Friday, December 9, 2022

When an emergency happens, how do first responders navigate the Coleman Bridge?

A view of the George P. Coleman Bridge from water level, at the base of one of its caissons. (WYDaily/Sarah Fearing)
A view of the George P. Coleman Bridge from water level, at the base of one of its caissons. (WYDaily/Sarah Fearing)

Picture this: A barge loaded with a crane on the York River approaches the George P. Coleman Bridge, the 3,750-foot-long steel behemoth spanning from Gloucester to Yorktown.

As the barge approaches, it requests the double swing span bridge open to allow the tall crane to pass. As the bridge opens and the barge begins to move upriver, it slams into the side of the bridge. To make the situation more critical, the sole bridge operator at the top of the bridge suffers a heart attack.

The bridge is open, a helicopter cannot land on the open bridge, and a ladder truck cannot reach the bridge house. So, how do firefighters reach the bridge tender?

They use a boat and climb from the bottom up.

It’s a fictional situation, but one recently used as an example in a “tabletop” exercise to plan for emergency situations involving the Coleman Bridge, said Jeffery Payne, York County Fire and Life Safety assistant chief.

“It all came down to, how do we get that person out of the bridge house?” Payne said, adding the fire-rescue responders were able to talk with other agencies to figure out the best way to respond and get to emergencies.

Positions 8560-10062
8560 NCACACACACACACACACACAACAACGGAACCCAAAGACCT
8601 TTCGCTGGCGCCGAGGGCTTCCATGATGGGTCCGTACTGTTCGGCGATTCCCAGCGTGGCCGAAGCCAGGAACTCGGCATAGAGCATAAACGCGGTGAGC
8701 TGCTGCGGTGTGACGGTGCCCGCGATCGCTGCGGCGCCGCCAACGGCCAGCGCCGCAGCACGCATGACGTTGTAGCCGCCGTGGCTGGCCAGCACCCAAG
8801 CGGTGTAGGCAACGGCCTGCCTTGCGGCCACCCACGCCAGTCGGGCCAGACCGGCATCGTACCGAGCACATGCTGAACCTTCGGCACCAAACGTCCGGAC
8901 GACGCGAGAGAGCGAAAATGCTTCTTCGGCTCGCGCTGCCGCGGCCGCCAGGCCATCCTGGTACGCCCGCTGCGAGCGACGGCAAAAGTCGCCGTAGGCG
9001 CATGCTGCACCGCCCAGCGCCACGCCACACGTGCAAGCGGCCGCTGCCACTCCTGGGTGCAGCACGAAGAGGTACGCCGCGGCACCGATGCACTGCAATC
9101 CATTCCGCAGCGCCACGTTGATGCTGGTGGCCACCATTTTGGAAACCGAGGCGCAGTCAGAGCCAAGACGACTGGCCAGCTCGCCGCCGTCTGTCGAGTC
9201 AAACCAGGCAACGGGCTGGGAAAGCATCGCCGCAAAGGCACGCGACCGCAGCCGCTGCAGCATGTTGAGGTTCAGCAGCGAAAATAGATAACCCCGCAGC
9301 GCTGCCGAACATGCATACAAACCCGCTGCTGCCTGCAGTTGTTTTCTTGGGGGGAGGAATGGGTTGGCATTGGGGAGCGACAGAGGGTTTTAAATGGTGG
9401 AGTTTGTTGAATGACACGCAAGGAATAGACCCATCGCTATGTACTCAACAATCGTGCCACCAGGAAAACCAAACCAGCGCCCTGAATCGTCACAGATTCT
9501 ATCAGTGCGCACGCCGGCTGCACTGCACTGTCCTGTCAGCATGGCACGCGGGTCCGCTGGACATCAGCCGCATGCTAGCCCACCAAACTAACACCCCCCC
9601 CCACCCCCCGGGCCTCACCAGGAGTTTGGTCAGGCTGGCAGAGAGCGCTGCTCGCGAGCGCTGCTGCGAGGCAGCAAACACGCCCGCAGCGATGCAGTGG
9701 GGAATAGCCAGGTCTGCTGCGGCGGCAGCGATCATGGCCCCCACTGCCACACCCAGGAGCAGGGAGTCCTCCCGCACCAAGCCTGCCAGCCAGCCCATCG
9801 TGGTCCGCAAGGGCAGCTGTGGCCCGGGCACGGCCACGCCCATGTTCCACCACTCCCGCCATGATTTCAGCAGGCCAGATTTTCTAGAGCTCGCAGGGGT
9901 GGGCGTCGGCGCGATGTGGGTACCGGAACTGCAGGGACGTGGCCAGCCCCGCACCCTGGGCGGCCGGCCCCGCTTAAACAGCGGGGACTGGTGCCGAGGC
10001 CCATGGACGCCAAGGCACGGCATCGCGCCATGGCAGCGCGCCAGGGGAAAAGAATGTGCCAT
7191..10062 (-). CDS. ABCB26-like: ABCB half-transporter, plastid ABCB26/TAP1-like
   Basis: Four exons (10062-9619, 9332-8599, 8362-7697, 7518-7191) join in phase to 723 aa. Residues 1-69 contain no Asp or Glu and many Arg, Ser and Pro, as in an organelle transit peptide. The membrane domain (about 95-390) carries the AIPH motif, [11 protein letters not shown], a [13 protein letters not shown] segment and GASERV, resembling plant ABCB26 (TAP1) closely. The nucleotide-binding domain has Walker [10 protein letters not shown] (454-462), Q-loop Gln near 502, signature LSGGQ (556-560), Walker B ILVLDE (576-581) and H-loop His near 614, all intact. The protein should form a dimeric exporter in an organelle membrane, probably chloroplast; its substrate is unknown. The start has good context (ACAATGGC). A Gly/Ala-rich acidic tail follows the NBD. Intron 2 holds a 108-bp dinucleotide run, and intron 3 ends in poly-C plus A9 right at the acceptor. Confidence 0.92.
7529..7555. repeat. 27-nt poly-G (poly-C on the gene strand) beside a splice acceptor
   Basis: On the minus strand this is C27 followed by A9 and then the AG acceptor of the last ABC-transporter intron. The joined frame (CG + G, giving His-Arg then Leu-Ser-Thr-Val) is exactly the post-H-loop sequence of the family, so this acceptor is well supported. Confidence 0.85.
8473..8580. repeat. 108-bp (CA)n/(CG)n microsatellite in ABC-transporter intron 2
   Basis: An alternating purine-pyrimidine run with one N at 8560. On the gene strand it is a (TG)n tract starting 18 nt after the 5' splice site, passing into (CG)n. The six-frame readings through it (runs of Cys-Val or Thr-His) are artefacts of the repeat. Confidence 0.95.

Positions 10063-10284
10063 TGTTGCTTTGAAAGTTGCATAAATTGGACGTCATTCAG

York County Fire and Life Safety met with about 70 people from VDOT, York-Poquoson Sheriff’s Office, Virginia State Police, Virginia Marine Resources Commission, Coast Guard and more for the tabletop exercise, Payne said.

Now, York County Fire and Life Safety first responders have prepared response plans ahead of time, instead of figuring it out in the middle of an emergency.

The tour is one of three scheduled this year for York County firefighters assigned to county stations that respond to emergencies on the Coleman Bridge.

A bridge tender shows firefighters the control board for opening and closing the Coleman Bridge, which opens for ships on demand. (WYDaily/Sarah Fearing)
A bridge tender shows firefighters the control board for opening and closing the Coleman Bridge, which opens for ships on demand. (WYDaily/Sarah Fearing)

Critical infrastructure

On Tuesday, a group of about a dozen firefighter-medics climbed stairs and ladder rungs on the Coleman Bridge — learning about the infrastructure from the bridge tender house on top, down to the water-level concrete caissons.

The four-lane Coleman Bridge is a critical piece of infrastructure in Hampton Roads, carrying nearly one million vehicles each month.

“It allows us to provide mutual aid [for emergencies] and also receive it,” Payne said of the county’s partnership with Gloucester.

Recognizing the importance of responding quickly and in an organized way, York County’s firefighters and medics have started holding in-depth training sessions in conjunction with VDOT to help firefighters know how to navigate the underbelly of the bridge and respond to different incidents.

Those incidents could include a vehicle crash, person jumping off the bridge, an emergency with VDOT employees working on the bridge, boat crash, and more.